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A groundbreaking new exploration of the promises and perils of biotechnology -- and the future of American society.
Biotechnology offers exciting prospects for healing the sick and relieving suffering. But because our growing powers also enable alterations in the workings of the body and mind, they are becoming attractive to healthy people who would just like to look younger, perform better, feel happier, or become more "perfect."
This landmark book -- the product of more than sixteen months of research and reflection by the members of the President's Council on Bioethics -- explores the profound ethical and social consequences of today's biotechnical revolution. Almost every week brings news of novel methods for screening genes and testing embryos, choosing the sex and modifying the behavior of children, enhancing athletic performance, slowing aging, blunting painful memories, brightening mood, and altering basic temperaments. But we must not neglect the fundamental question: Should we be turning to biotechnology to fulfill our deepest human desires?
We want better children -- but not by turning procreation into manufacture or by altering their brains to gain them an edge over their peers. We want to perform better in the activities of life -- but not by becoming mere creatures of chemistry. We want longer lives -- but not at the cost of becoming so obsessed with our own longevity that we care little about future generations. We want to be happy -- but not by taking a drug that gives us happy feelings without the genuine loves, attachments, and achievements that are essential to true human flourishing. As we enjoy the benefits of biotechnology, members of the council contend, we need to hold fast to an account of the human being seen not in material or mechanistic or medical terms but in psychic, moral, and spiritual ones. By grasping the limits of our new powers, we can savor the fruits of the age of biotechnology without succumbing to its most dangerous temptations.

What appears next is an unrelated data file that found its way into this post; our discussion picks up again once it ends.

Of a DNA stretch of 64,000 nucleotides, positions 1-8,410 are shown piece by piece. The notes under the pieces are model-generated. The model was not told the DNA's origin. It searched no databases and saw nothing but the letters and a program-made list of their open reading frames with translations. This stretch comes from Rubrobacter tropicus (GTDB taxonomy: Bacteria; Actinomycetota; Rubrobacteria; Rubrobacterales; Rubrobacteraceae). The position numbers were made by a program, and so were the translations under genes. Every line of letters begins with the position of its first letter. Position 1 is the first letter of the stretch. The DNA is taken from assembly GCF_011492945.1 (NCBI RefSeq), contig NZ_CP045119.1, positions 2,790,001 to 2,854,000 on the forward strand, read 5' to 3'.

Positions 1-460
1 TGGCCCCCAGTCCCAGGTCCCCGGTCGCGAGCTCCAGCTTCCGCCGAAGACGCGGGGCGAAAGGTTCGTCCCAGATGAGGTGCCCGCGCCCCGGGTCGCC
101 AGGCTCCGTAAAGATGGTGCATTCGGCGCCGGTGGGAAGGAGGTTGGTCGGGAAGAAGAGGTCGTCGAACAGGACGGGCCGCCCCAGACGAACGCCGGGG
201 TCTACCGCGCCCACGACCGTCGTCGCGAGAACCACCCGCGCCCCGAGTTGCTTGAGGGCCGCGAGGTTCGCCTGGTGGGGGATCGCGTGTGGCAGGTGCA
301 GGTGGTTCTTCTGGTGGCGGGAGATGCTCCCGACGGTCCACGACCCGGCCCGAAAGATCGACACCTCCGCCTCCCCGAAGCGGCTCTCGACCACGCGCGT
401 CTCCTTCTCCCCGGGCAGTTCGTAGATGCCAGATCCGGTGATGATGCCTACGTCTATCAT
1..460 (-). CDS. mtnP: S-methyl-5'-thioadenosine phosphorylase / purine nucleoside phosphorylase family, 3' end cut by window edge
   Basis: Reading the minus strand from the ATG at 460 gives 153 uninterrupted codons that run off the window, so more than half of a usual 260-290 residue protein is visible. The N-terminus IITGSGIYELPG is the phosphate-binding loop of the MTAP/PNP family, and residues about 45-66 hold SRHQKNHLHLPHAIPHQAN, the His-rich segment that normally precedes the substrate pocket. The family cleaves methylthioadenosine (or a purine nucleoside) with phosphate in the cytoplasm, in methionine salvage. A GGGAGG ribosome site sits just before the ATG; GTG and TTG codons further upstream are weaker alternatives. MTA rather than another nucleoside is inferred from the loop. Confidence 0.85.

Beyond Therapy takes these issues out of the narrow circle of bioethics professionals and into the larger public arena, where matters of this importance rightly belong.
|Bioethics and scientific process : cautions about debates involving ethics and science|
|1||Biotechnology and the pursuit of happiness||1|
|6||"Beyond therapy" : general reflections||309|
What is biotechnology for? Why is it developed, used, and esteemed? toward what ends is it taking us? To raise such questions will very likely strike the reader as strange, for the answers seem so obvious: to feed the hungry, to cure the sick, to relieve the suffering -- in a word, to improve the lot of humankind, or, in the memorable words of Francis Bacon, "to relieve man's estate." Stated in such general terms, the obvious answers are of course correct. But they do not tell the whole story, and, when carefully considered, they give rise to some challenging questions, questions that compel us to ask in earnest not only, "What is biotechnology for?" but also, "What should it be for?"
Before reaching these questions, we had better specify what we mean by "biotechnology," for it is a new word for our new age. Though others have given it both narrow and broad definitions,* our purpose-for reasons that will become clear -- recommends that we work with a very broad meaning: the processes and products (usually of industrial scale) offering the potential to alter and, to a degree, to control the phenomena of life-in plants, in (non-human) animals, and, increasingly, in human beings (the last, our exclusive focus here). Overarching the processes and products it brings forth, biotechnology is also a conceptual and ethical outlook, informed by progressive aspirations. In this sense, it appears as a most recent and vibrant expression of the technological spirit, a desire and disposition rationally to understand, order, predict, and (ultimately) control the events and workings of nature, all pursued for the sake of human benefit.